The Groom Entering First

By this action the groom signifies that he is the covenant initiator. This is important because whoever initiates the covenant assumes greater responsibility for seeing it fulfilled.

The Father of the Bride Walking Down the Aisle

This action has two meanings. By doing so, the father says to the bride, “I am endorsing this young man as God’s very best choice of a husband for you, and I am now bringing you to him.” In addition, the father is saying to the young man, “I am presenting you a daughter who I have earnestly endeavored to raise as a pure bride.”
The Groom Making the First Marriage Vow
The groom must be the leader and assume greater responsibility for fulfilling the marriage covenant. As covenant initiator, he must commit himself to the purposes of marriage which God established in the beginning, and these must be reflected in his vows.

The Symbolism of the Wedding Rings

The wedding rings symbolize the promise between two people together in marriage. The unbroken circle of the wedding band represents the continuity of undying love. Greek theory believed the fourth finger of the left hand to be connected to the heart, making this the appropriate finger to be “bound” in romantic attachment.

Kissing the Bride

During the Roman empire, the kiss between a couple symbolized a legal bond. Continued use of the kiss to seal the marriage bond is based on the deeply rooted idea of the kiss as a vehicle for transference of power and souls.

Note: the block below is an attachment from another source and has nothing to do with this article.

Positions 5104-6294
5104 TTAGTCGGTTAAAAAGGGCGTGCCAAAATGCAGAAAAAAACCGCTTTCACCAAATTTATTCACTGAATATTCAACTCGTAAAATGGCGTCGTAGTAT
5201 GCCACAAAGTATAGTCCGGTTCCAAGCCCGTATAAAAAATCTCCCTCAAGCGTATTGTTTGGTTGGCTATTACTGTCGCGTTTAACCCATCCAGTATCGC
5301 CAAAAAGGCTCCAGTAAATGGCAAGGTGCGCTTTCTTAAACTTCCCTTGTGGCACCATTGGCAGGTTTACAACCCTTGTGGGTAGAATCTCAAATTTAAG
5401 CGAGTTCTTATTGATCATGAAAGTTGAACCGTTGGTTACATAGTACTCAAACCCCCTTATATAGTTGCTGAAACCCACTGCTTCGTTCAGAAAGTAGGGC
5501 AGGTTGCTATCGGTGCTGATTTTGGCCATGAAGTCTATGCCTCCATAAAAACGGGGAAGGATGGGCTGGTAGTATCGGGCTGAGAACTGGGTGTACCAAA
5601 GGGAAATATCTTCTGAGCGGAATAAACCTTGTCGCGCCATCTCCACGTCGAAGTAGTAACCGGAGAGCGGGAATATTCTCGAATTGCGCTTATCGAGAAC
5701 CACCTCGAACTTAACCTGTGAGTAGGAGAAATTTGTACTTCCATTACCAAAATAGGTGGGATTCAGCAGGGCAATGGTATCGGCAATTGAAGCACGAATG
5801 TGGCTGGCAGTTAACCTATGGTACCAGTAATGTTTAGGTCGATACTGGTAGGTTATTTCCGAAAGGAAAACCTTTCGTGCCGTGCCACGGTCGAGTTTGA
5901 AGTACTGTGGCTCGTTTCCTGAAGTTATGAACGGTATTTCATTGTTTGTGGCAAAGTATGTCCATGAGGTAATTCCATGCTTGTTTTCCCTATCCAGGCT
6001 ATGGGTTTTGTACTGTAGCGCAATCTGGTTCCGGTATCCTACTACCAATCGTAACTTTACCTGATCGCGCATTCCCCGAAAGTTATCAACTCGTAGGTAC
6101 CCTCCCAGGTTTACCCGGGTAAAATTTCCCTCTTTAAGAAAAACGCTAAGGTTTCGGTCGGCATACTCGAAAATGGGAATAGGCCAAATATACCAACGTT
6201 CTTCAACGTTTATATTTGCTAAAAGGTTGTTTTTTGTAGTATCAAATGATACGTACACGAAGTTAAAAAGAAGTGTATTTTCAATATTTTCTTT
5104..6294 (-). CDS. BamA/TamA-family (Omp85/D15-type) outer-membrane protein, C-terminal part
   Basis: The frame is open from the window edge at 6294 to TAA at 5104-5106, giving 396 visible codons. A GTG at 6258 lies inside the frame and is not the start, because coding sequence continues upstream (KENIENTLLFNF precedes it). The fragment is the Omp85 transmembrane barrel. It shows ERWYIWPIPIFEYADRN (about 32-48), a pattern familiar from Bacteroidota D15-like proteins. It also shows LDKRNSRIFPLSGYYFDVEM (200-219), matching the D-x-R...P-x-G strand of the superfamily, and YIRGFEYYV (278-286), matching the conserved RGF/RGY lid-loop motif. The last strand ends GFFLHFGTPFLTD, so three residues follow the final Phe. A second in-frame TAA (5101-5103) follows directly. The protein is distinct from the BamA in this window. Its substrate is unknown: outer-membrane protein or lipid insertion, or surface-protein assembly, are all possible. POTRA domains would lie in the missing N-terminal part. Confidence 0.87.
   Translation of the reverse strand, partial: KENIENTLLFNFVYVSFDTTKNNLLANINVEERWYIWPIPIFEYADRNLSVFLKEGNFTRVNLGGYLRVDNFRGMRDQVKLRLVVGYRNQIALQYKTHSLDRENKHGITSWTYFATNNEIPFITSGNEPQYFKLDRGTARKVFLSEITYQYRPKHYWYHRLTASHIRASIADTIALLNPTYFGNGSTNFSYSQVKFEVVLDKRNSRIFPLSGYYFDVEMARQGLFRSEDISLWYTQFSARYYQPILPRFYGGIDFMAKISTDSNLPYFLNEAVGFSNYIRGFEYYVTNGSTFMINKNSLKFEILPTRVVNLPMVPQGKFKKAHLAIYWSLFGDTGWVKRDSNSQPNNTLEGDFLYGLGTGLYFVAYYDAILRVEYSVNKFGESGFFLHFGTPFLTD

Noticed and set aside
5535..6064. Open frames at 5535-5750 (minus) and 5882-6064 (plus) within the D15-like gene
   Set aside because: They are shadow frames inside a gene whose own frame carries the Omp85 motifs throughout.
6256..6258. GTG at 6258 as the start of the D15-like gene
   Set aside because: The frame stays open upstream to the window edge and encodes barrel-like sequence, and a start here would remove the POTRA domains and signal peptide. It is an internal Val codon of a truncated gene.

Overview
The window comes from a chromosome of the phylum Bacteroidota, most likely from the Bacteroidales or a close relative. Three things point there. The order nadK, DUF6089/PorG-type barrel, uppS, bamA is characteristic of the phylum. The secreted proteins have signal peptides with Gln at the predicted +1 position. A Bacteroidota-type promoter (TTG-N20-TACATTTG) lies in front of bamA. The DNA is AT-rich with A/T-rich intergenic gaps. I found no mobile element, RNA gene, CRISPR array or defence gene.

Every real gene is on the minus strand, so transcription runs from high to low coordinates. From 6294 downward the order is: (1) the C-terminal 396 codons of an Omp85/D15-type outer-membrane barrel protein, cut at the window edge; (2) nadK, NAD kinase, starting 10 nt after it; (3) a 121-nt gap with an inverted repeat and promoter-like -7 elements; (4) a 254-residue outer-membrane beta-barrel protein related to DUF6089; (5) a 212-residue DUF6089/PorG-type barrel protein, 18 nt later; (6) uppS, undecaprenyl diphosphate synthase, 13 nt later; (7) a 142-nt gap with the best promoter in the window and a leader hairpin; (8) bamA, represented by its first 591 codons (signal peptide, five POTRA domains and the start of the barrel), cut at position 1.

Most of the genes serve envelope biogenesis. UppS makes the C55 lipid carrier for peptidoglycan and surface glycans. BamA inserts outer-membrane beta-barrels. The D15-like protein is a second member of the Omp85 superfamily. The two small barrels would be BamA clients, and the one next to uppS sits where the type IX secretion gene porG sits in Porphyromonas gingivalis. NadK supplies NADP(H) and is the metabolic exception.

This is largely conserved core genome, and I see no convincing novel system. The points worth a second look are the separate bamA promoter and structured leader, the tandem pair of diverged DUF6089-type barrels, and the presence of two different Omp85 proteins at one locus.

The Couple Being Pronounced “Husband and Wife”

This establishes their change of names and a definite point in time for the beginning of the marriage. These words are to remove any doubt in the minds of the couple or their witnesses concerning the validity of the marriage.
Signing the Guest Book
Your wedding guests are official witness to the covenant. By signing the guest book, they are saying, “I have witnessed the vows, and I will testify to the reality of the marriage.” Because of this significance, the guest book should be signed after the wedding rather than before it.

The Meaning of Serving Food at the Reception

Food is part of the covenant celebration. It further symbolizes the unity of the couple. Entering into a meal itself is a form of covenant.

The Bride and Groom Feeding Wedding Cake to Each Other

This represents the sharing of their bodies to become one. A New Testament illustration of this symbolism is The Lord’s Supper.

Borne from different cultures and passed down through the generations, traditions can add a unique touch to your special day.